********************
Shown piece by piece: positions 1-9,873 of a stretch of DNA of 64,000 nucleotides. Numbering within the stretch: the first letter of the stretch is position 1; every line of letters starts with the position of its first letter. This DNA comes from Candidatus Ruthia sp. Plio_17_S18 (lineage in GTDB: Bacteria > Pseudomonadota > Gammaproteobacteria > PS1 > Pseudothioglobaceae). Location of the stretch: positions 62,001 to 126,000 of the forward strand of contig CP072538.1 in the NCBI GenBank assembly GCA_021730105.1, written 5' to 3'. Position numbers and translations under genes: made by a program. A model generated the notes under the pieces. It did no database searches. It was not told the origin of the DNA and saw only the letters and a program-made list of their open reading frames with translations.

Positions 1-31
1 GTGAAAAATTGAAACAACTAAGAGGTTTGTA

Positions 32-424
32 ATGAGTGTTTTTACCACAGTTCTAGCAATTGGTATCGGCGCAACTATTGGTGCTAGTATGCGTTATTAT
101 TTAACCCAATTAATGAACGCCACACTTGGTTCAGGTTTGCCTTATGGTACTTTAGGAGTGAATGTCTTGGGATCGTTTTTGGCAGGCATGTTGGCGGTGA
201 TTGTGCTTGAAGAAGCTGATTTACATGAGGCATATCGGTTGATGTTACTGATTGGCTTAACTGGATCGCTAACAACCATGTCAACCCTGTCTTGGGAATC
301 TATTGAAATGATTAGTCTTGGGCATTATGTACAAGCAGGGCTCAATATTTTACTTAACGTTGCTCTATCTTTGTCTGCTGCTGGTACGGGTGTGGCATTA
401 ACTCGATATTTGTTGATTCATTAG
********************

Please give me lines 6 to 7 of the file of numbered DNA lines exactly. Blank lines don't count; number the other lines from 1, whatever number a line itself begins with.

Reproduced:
101 TTAACCCAATTAATGAACGCCACACTTGGTTCAGGTTTGCCTTATGGTACTTTAGGAGTGAATGTCTTGGGATCGTTTTTGGCAGGCATGTTGGCGGTGA
201 TTGTGCTTGAAGAAGCTGATTTACATGAGGCATATCGGTTGATGTTACTGATTGGCTTAACTGGATCGCTAACAACCATGTCAACCCTGTCTTGGGAATC